The Executive Board of the International Monetary Fund (IMF) today completed the fourth review of Tunisia’s economic performance under a 24-month program supported by a Stand-By Arrangement (SBA). The completion of the review enables an immediate disbursement of SDR 143.25 million (about US$217.5 million), bringing total disbursements to SDR 716.25 million (about US$1.1 billion).
The two-year SBA in the amount of SDR 1.146 billion (about US$1.74 billion, or 400 percent of Tunisia’s quota at the IMF) was approved by the Executive Board on June 7, 2013 (
In completing the fourth review, the Executive Board approved the authorities’ request for modification of the end of September 2014 performance criteria.
Following the Executive Board discussion on Tunisia Mr. Naoyuki Shinohara, Deputy Managing Director and Acting Chair, said:
“Tunisia is set to complete its political transition with the advent of elections in the last quarter of 2014. Progress in the transition is helping galvanize support from development partners.
“Nonetheless, the economic situation remains difficult. Growth is timid, unemployment remains high, and rising external imbalances are putting pressures on the exchange rate and reserves.
“Program implementation has been strong. All quantitative performance criteria have been met. In spite of the challenging domestic and regional environment, structural reforms have been progressing, and the authorities have made up for earlier delays in some areas. “Fiscal performance for the first half of the year has been strong, and continued fiscal consolidation remains essential to anchor macroeconomic stabilization. Fiscal measures to offset spending pressures are welcome, and recent increases in energy prices—together with the implementation of new programs to protect the poor— will help reduce vulnerabilities. Energy subsidy reform and a strict control of the wage bill will improve budget composition, which will also benefit from increased social and investment expenditures. Comprehensive revenue reforms, strengthened public financial management, and reform of public enterprises will support fiscal consolidation and help generate more inclusive growth.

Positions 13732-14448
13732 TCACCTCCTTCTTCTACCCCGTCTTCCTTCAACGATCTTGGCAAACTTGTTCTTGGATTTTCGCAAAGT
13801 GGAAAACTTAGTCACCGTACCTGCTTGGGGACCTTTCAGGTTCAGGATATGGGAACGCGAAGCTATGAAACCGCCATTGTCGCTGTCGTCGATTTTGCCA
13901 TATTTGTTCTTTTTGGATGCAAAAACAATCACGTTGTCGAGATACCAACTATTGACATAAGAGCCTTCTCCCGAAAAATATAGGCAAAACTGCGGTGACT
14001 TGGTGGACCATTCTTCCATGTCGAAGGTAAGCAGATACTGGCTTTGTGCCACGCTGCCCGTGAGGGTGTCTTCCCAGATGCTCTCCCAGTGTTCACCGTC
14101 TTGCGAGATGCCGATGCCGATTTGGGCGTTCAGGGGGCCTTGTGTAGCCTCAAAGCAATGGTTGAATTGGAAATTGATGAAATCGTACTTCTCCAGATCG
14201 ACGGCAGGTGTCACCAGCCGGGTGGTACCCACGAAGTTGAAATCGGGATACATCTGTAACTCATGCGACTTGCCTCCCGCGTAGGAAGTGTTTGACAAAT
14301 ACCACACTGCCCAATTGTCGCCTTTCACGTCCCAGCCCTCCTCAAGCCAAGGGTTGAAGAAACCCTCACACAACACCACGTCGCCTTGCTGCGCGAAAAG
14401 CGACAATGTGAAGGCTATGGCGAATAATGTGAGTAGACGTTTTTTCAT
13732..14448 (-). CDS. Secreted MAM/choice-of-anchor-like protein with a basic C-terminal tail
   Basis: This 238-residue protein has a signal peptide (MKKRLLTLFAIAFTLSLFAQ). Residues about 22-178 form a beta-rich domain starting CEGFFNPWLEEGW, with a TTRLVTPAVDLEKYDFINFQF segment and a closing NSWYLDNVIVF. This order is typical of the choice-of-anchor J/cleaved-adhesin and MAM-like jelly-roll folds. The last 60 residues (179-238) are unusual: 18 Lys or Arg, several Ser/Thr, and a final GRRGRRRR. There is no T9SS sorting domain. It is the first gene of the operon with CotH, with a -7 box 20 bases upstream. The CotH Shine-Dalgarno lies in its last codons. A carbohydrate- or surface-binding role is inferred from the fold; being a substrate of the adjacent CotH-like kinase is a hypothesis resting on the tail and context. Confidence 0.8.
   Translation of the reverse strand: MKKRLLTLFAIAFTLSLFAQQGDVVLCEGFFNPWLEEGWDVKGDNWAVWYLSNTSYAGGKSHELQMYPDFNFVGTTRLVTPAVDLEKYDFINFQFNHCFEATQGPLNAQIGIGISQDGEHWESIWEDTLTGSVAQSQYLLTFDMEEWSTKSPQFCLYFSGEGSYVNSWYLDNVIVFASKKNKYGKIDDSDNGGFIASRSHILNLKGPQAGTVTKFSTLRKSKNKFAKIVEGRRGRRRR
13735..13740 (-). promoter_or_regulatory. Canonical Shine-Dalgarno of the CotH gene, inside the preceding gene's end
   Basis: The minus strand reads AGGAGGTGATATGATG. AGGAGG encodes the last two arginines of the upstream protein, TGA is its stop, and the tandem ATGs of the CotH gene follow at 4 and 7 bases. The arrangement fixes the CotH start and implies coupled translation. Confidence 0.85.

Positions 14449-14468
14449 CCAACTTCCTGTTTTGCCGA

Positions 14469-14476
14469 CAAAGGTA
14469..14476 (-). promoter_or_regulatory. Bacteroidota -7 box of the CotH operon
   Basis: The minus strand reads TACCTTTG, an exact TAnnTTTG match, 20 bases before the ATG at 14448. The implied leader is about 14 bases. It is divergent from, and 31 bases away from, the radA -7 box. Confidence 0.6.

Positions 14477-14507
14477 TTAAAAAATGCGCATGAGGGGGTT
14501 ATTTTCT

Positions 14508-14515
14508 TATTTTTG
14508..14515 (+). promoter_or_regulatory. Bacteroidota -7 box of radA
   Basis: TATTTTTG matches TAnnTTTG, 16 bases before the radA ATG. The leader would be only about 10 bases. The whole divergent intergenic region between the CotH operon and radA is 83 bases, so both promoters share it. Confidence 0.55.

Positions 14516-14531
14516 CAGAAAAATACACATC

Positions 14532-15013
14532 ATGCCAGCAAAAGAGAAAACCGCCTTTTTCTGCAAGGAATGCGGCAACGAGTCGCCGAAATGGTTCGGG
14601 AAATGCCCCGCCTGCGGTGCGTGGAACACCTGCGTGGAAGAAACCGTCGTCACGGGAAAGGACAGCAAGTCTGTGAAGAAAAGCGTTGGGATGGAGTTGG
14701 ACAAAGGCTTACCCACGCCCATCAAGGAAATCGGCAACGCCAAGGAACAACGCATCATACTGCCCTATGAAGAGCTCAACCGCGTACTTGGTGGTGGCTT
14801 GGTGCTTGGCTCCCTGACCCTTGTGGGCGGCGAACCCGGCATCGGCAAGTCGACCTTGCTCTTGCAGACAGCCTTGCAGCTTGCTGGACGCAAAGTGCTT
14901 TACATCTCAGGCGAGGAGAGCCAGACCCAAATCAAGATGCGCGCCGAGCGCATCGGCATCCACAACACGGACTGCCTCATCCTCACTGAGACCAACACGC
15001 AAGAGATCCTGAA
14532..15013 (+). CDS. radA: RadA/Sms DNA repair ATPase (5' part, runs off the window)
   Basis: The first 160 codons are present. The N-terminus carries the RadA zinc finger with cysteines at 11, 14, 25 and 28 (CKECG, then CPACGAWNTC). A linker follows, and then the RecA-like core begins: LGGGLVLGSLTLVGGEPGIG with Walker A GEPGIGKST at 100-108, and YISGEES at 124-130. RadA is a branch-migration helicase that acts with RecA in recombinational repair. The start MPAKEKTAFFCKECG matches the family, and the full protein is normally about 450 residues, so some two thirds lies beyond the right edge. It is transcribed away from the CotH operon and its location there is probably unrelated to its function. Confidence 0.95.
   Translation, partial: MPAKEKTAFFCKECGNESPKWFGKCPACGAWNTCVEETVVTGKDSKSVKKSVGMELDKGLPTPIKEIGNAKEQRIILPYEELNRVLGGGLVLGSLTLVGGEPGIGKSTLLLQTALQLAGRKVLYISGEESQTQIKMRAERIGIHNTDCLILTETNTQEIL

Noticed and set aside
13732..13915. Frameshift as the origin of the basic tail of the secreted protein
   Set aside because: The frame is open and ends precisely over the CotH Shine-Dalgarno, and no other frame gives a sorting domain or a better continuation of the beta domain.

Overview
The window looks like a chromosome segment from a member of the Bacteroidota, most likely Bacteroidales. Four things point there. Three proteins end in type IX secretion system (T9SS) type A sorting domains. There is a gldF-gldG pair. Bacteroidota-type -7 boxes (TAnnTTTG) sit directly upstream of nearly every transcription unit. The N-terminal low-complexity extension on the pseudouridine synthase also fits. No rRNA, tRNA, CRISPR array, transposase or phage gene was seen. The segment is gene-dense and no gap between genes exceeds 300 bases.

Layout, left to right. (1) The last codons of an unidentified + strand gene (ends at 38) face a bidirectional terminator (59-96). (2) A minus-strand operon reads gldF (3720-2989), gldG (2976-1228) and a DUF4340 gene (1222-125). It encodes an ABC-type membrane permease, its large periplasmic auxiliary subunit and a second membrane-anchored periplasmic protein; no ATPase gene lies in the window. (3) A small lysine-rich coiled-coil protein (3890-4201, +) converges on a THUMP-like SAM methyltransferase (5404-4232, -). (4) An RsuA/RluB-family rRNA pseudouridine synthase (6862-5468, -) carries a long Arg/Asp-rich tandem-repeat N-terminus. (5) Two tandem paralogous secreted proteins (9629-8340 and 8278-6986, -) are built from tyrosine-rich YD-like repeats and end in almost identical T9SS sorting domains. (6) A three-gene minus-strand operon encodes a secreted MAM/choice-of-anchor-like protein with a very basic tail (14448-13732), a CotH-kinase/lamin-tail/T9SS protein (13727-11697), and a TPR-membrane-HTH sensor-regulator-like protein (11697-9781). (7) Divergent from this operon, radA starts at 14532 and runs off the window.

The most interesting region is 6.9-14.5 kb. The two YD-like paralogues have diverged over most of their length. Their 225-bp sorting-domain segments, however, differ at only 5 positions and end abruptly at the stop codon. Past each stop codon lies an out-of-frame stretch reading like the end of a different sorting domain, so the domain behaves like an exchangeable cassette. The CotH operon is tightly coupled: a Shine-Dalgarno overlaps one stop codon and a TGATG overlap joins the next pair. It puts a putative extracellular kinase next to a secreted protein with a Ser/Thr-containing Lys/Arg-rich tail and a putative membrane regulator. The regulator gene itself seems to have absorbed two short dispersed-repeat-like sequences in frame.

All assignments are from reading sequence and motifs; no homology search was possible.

“A tighter monetary policy would help counter inflationary pressures and reduce exchange rate pressures. Further exchange rate flexibility would help rebuild foreign reserve buffers, correct large external imbalances, and improve competitiveness.
“Important steps have been taken to reduce financial sector vulnerabilities, including through the historic adoption of public bank restructuring plans, which should be quickly implemented. Banking sector fragilities will be reduced further through the establishment of an asset management company, adoption of the bankruptcy law, completion of public bank audits, and upgrade of the regulatory framework.
“Accelerated implementation of structural reforms is needed to improve the investment climate and generate a stronger and more inclusive growth. Moving ahead with the competition law and the public private partnerships framework will help foster private sector development. The upcoming “Invest in Tunisia” conference should play an important role in this regard.”